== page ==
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#4485534 - 08/11/17 09:43 AM Re: Bicycle bearing grease lab test help [Re: nthach]
Kestas Offline



Registered: 06/04/02
Posts: 12464
Loc: The Motor City
Originally Posted By: nthach
... very few hubs use angular contact bearings which will spread load evenly instead of concentrating it at one spot, could that be why some bearings fail quicker than others?

I don't understand this question.

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#4485646 - 08/11/17 11:46 AM Re: Bicycle bearing grease lab test help [Re: Kestas]
nthach Offline


Registered: 01/02/04
Posts: 4060
Loc: California
Originally Posted By: Kestas
Originally Posted By: nthach
... very few hubs use angular contact bearings which will spread load evenly instead of concentrating it at one spot, could that be why some bearings fail quicker than others?

I don't understand this question.

What I meant to say in a bicycle application which sees both axial and radial forces like wheels, is a angular contact bearing better than a conventional deep groove bearing due to that load seems to be spread out more evenly with an angular bearing?

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#4485670 - 08/11/17 12:07 PM Re: Bicycle bearing grease lab test help [Re: nthach]
CycleGremlin Offline


Registered: 03/18/17
Posts: 12
Loc: Serbia
Originally Posted By: nthach
Originally Posted By: Kestas
Originally Posted By: nthach
... very few hubs use angular contact bearings which will spread load evenly instead of concentrating it at one spot, could that be why some bearings fail quicker than others?

I don't understand this question.

What I meant to say in a bicycle application which sees both axial and radial forces like wheels, is a angular contact bearing better than a conventional deep groove bearing due to that load seems to be spread out more evenly with an angular bearing?


Angular contact bearings are better for the application - they do handle lateral loads better.

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#4485947 - 08/11/17 05:31 PM Re: Bicycle bearing grease lab test help [Re: CycleGremlin]
CR94 Offline


Registered: 03/20/16
Posts: 1260
Loc: Western S.C. since 1996
Originally Posted By: CycleGremlin
... Angular contact bearings are better for the application - they do handle lateral loads better.
True, but lateral or axial loading of bike bearings is generally much smaller than the radial loads, except in headsets---and crashes.
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#4486220 - 08/12/17 12:18 AM Re: Bicycle bearing grease lab test help [Re: CR94]
CycleGremlin Offline


Registered: 03/18/17
Posts: 12
Loc: Serbia
Originally Posted By: CR94
Originally Posted By: CycleGremlin
... Angular contact bearings are better for the application - they do handle lateral loads better.
True, but lateral or axial loading of bike bearings is generally much smaller than the radial loads, except in headsets---and crashes.


Which is why radial bearings (most modern cartridge ones are made as such) don't create much problems after a short time. Still, when riding standing (pedalling up hill, or sprinting), there are lateral loads as well. Also, when cornering without leaning the body with the bike (off road style, with the body more upright), there are lateral loads present.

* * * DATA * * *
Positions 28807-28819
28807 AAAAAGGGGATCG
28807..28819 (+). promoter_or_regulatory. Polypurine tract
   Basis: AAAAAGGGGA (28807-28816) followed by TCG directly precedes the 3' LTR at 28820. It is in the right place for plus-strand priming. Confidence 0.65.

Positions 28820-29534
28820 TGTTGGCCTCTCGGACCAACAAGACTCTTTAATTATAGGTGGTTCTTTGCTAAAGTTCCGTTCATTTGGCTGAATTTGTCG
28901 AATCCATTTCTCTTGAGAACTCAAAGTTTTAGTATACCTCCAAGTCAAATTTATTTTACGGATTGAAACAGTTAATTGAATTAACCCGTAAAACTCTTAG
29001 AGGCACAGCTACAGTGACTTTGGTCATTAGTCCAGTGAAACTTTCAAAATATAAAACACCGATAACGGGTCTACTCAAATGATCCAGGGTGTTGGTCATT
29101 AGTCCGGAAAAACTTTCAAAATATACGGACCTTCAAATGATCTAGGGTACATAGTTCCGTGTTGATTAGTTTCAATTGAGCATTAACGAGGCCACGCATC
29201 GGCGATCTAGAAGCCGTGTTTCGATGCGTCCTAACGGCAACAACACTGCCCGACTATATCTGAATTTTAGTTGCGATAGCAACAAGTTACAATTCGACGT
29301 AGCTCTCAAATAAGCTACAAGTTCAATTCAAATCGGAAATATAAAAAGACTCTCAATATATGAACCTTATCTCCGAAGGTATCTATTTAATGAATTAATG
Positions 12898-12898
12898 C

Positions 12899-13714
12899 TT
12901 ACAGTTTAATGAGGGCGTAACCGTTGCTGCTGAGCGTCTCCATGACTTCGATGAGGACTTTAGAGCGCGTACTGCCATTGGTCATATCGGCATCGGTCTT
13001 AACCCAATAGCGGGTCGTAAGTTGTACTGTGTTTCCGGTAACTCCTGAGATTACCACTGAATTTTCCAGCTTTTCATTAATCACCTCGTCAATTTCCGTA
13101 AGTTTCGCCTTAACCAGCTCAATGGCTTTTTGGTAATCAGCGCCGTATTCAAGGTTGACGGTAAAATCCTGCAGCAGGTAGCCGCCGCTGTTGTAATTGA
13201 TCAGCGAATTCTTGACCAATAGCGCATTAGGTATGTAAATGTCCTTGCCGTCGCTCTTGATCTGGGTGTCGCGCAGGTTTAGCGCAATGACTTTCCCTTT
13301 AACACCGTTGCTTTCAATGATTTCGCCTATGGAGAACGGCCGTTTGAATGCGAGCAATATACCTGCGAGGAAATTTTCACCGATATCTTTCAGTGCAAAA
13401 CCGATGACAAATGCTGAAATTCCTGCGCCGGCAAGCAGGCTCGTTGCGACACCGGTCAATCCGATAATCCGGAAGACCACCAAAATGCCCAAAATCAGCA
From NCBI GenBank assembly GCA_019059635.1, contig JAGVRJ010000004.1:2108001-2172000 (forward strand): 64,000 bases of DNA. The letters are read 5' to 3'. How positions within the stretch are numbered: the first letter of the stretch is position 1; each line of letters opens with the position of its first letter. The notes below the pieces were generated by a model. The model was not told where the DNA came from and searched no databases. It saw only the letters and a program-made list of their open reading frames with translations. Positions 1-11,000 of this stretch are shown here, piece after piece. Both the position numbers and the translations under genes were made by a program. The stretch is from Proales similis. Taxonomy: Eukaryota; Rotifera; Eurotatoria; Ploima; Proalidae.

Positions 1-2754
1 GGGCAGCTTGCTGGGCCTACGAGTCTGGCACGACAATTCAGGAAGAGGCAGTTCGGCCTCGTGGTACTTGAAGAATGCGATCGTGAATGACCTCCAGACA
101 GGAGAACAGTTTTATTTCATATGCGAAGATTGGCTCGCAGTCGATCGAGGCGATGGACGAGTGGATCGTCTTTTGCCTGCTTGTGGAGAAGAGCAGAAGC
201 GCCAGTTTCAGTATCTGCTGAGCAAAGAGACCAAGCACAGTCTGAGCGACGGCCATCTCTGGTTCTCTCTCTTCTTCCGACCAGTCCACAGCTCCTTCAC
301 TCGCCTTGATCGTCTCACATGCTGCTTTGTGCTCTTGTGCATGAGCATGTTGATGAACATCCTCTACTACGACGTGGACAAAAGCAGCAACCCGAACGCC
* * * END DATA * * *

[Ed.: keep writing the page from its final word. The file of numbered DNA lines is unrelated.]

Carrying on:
Living car free for the past 10+ years (using motorcycle for sports, but not for transport), I've been riding all year long (summer heat, as well as snow and melted, salty snow). Doing about 5000+ km per year. Servicing cup and cone hubs every spring and autumn, they last until a bike gets stolen. No measurable wear on the bearings. No serviceable radial bearings for comparison unfortunately. One bike was serviced once a year and no wear for 3 years (then it got stolen), but that's not a very long time. I do twice a year service just for a piece of mind (mostly looking for dirt intrusion, or grease washout, but once I open the hubs - see no point in not cleaning and re-lubing).

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#4492563 - 08/19/17 07:36 AM Re: Bicycle bearing grease lab test help [Re: CycleGremlin]
miro Offline


Registered: 05/05/13
Posts: 119
Loc: the Netherlands
Hello and welcome.
I have few questions
1. I did not get what is the purpose of this test. What do you want to proof with it?
2. What is the accuracy of weight measurements? - e.g. wear of 10um at outer shell weights 0.0078mg - milligrams

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#4663241 - 02/11/18 05:55 PM Re: Bicycle bearing grease lab test help [Re: CycleGremlin]
johnnyspaghetti Offline


Registered: 02/11/18
Posts: 5
Loc: Pigseye
Pre 1970's Raleigh 3 speed English bicycles "The all steel bicycle" were built to last 100 years. I have been picking these out of the trash or buying very cheap for years and refurbishing them. They usually have sat in a garage or basement for 20-30 years. It takes very little to get them rolling as new again without replacing any parts other than tires & brake pads generally. I just use a cheap light grease wheelhub, BB,& headset. Sturmey Archer Internal gear hubs are designed to use a very light oil such as Dextron or even lighter. these IGH hubs are design to run on the oil alone but to grease bearing sets lasts for years and the oil mess is then controlled you need very little light oil in the hub.
When I disassemble the bearing the grease is usually petrified on parts. These Raleigh built bikes are aged 1958-59-60-61-63-64-68-69-70-71 and a 1985 made in Asia. Late 70's Raleighs are Asian made. They all work perfect & I ride 2 of them and they never break and need very little care than a squirt of dextron on the chain once in a while. My daily rider is outside 24/7 I ride most every day It is minus 1 dergree F this morning.


Edited by johnnyspaghetti (02/11/18 06:01 PM)